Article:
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High sodium rates in Muskoka sparks concern over lake health


Friends of the Muskoka Watershed and the Gull & Silver Lakes Residents Association (GSLRA) teamed up to determine how road salt affects nearby lakes in the Muskoka area.

The GSLRA in Gravenhurst took water samples throughout the week in areas where it thinks there could be high levels of chloride.

The vice president of the association, Brian Ochab, said their main focus is on lake health and safety.

"We're starting to see rising rates of salt in the lakes, and that affects all of lake biology, how people can enjoy the lakes, and it affects overall lake health," he said.

Officials say sodium rates are much higher in the Muskoka area.

"Dr. Norman Yan has been doing research for decades and has shown now that in Muskoka, where we have soft water, we have a far higher sensitivity for these organisms to the salt," said Joanne Smith, environmental chair of the association.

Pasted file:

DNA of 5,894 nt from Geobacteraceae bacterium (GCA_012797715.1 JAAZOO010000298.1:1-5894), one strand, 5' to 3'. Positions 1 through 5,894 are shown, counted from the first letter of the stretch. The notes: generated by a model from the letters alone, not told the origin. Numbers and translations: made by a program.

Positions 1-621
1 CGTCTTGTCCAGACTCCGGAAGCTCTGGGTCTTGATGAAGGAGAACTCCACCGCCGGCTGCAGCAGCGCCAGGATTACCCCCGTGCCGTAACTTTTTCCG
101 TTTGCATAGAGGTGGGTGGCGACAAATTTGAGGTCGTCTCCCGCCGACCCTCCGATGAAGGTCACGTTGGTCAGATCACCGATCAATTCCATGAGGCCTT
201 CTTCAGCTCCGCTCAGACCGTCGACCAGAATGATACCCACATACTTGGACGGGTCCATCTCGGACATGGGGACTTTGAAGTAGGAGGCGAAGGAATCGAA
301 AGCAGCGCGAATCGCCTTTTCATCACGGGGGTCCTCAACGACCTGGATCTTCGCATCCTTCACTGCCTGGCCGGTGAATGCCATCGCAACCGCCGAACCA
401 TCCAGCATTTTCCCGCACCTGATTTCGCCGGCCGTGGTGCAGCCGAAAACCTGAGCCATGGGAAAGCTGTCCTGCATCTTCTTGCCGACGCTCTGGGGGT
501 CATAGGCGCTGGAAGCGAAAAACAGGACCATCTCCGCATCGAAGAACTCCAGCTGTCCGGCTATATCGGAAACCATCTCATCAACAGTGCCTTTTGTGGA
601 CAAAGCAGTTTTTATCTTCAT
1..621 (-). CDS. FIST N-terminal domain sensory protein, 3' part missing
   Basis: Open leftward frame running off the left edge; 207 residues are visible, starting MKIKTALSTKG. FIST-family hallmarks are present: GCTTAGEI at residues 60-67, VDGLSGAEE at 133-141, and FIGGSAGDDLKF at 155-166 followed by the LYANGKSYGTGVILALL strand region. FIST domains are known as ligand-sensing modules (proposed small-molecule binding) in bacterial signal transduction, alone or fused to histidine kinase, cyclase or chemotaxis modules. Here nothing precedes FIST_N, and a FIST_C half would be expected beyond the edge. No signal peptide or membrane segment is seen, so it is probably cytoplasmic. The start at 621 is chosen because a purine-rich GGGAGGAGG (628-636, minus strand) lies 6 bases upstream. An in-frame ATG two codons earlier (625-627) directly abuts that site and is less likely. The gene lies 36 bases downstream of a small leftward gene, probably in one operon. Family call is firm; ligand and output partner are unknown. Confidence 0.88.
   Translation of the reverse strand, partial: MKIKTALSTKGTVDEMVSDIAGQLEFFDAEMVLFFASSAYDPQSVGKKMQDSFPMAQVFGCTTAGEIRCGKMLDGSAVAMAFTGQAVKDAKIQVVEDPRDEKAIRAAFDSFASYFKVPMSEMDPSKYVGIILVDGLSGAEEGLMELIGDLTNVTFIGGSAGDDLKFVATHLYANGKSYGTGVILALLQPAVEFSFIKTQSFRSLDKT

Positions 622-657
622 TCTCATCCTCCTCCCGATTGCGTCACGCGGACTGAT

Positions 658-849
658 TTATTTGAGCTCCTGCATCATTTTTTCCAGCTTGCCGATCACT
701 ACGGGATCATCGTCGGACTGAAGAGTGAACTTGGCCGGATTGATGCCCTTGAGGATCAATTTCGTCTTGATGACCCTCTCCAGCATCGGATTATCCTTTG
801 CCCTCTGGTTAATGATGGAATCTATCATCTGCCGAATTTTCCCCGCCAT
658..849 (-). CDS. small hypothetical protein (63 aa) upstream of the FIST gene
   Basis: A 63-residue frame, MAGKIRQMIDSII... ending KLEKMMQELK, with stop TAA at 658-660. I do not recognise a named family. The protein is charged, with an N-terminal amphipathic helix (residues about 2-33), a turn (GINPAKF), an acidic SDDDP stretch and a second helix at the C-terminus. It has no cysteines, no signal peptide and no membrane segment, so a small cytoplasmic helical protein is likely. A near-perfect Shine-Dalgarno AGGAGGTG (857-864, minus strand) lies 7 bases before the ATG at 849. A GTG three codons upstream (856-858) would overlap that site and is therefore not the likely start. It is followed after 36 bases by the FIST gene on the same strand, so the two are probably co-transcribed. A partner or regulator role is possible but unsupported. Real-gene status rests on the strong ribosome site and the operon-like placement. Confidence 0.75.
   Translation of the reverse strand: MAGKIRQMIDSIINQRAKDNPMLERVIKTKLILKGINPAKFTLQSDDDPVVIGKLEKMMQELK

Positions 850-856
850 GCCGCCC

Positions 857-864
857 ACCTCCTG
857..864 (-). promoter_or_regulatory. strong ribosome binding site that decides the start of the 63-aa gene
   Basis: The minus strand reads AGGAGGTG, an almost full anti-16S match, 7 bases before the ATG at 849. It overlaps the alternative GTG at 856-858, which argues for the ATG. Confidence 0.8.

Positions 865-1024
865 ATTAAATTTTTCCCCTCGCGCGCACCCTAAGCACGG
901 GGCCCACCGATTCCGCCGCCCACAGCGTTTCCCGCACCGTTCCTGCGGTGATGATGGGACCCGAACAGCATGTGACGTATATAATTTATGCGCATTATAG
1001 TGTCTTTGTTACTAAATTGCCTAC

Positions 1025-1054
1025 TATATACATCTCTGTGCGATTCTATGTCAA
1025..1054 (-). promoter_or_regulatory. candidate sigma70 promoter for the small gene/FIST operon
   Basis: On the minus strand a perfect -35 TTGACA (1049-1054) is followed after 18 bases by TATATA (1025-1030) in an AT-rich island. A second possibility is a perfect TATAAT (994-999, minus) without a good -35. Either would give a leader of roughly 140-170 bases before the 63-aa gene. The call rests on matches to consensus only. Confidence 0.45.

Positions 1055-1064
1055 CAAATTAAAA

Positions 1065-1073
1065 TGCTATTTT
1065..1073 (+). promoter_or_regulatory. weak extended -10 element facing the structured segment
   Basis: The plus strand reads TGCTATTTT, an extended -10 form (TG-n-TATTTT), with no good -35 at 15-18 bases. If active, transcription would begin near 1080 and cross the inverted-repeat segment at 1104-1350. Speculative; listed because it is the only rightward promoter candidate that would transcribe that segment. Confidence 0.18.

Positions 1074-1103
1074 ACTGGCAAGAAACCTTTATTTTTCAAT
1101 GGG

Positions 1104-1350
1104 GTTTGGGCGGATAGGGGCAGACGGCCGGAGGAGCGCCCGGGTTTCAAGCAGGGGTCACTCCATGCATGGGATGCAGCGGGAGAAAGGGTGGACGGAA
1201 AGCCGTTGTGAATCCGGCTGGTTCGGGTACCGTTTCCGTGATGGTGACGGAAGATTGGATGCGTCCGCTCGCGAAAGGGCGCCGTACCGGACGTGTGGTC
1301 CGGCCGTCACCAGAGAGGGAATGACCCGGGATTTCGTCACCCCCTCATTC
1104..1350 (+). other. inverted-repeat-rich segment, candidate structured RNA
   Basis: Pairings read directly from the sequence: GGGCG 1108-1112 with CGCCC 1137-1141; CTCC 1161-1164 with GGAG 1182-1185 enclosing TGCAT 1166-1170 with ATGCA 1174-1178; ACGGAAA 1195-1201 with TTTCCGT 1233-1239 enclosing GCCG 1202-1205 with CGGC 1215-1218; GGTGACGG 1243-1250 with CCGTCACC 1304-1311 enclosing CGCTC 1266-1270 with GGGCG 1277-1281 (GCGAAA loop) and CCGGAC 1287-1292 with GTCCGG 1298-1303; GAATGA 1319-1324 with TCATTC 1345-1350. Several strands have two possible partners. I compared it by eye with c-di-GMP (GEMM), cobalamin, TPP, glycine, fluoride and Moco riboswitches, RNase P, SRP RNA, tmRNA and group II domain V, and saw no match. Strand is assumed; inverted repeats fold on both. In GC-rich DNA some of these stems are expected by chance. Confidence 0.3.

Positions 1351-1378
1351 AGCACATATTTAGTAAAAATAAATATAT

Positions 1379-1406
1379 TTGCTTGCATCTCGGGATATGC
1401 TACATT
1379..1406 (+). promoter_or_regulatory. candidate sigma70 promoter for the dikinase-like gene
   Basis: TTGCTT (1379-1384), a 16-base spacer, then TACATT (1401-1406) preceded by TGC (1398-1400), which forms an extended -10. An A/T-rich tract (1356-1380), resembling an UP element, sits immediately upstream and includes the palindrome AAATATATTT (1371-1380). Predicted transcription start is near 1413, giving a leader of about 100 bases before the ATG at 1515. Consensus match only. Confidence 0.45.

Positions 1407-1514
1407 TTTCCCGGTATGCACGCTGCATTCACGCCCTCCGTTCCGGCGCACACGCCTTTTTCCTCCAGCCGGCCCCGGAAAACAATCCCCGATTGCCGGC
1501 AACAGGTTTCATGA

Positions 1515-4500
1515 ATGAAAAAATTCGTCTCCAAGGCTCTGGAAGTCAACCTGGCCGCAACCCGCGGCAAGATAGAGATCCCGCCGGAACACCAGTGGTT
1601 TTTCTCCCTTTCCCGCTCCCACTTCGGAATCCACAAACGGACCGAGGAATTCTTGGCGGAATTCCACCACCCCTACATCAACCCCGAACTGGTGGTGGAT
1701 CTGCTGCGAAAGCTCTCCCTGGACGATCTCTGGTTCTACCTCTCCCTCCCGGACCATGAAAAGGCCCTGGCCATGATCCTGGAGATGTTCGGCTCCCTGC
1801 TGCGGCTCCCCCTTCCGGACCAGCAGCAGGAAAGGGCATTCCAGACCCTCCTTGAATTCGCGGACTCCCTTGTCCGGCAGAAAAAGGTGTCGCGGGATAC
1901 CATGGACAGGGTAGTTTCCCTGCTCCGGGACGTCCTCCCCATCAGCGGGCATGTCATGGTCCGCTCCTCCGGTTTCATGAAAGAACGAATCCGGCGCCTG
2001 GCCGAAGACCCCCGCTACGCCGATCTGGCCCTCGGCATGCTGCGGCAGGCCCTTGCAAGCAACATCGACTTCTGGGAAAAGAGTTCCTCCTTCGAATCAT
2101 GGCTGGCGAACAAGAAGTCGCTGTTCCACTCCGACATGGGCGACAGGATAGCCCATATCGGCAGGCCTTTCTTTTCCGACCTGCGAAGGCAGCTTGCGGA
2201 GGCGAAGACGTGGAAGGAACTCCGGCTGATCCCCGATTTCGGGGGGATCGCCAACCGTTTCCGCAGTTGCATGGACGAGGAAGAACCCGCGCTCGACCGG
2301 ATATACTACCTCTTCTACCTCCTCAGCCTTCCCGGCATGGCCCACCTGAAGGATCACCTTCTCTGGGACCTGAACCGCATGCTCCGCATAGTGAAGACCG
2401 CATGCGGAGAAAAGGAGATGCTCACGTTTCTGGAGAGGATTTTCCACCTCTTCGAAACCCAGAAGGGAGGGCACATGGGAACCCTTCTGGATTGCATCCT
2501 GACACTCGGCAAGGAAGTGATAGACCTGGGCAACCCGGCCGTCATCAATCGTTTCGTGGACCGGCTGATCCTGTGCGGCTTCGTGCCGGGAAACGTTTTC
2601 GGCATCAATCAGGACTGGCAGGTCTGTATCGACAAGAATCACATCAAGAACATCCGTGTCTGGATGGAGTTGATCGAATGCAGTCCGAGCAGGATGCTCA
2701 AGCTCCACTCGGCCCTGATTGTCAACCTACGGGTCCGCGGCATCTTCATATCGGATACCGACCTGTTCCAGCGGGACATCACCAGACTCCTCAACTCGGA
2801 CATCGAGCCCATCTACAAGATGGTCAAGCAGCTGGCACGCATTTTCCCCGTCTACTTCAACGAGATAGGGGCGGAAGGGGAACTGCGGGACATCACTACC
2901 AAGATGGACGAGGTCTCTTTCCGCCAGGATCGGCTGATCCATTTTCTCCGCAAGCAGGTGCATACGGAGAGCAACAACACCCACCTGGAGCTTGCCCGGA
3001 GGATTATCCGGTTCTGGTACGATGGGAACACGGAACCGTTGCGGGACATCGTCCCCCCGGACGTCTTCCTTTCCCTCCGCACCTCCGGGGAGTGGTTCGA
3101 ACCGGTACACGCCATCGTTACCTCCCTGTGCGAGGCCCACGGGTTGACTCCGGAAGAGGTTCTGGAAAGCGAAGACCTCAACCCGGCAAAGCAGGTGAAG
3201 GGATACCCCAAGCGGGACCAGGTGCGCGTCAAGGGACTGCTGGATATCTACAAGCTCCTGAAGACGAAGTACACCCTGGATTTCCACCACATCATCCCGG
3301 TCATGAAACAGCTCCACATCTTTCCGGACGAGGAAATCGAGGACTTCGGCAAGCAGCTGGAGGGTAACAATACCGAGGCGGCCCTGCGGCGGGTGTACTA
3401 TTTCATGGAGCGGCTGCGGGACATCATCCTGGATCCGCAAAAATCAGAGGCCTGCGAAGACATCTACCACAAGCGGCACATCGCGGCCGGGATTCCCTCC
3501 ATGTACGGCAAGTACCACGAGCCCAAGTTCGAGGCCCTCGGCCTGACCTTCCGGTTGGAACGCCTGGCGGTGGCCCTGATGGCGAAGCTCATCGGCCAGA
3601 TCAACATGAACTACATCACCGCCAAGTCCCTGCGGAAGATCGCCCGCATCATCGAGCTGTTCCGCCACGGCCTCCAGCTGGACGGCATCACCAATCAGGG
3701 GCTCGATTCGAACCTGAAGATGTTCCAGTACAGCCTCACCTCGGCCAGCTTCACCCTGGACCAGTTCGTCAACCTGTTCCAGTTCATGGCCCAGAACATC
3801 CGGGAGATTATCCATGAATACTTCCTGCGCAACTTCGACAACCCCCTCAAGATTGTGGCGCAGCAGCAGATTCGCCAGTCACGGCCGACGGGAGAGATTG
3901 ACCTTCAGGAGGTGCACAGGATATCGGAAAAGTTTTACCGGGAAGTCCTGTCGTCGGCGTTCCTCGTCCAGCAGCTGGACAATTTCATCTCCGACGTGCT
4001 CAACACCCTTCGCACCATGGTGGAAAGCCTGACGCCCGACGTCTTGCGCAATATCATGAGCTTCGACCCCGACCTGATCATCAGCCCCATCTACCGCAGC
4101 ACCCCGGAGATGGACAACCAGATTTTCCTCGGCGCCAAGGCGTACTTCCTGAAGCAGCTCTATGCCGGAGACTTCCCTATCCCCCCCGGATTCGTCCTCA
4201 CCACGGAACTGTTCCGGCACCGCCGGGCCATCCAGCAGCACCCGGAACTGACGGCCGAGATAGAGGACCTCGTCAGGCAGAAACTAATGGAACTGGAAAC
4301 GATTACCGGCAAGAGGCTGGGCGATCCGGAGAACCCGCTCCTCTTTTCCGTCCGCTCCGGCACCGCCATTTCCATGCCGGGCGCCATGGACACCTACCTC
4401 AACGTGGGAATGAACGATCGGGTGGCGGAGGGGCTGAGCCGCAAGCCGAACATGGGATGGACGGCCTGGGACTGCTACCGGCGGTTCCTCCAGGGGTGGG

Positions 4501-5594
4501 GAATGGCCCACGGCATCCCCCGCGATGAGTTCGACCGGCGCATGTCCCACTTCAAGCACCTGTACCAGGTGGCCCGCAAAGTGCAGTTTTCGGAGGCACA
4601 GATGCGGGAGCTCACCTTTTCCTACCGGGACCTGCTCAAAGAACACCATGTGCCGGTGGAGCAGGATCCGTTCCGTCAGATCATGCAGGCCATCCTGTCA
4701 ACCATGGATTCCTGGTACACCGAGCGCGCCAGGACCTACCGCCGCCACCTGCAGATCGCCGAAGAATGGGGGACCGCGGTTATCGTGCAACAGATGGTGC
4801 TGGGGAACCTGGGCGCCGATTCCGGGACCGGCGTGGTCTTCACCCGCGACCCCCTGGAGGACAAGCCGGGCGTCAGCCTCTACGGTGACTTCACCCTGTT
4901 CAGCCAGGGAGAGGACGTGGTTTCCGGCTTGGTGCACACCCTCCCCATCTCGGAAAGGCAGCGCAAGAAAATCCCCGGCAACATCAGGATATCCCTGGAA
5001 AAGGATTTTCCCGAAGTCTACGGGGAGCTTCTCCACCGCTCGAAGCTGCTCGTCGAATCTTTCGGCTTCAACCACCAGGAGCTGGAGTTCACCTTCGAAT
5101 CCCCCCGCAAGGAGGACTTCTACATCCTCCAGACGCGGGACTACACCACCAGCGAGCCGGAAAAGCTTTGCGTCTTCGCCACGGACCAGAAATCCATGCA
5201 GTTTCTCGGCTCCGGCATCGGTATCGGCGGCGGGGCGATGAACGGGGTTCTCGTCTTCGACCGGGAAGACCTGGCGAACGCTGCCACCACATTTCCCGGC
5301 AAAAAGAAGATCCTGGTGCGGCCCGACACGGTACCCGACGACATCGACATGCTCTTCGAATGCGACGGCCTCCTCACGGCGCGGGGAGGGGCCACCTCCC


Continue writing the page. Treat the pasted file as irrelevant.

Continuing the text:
"Our value here on Gull Lake is approximately 17.9, so we are above the damage level."

Friends of the Muskoka Watershed said road salt is a significant problem, and it's concerned over the amount used.

"People are using a little too much salt on their driveway, in their backyard, in their storefront. If there is salt left over, sweep it up and use it again. All salt goes into the water. Nothing stops it," said Sandy Lockhart with Friends of the Muskoka Watershed.

Although this is a pilot project, Friends of the Muskoka Watershed plans to roll out a more extensive program this fall.

A public education campaign will also be held at that time. Top Stories

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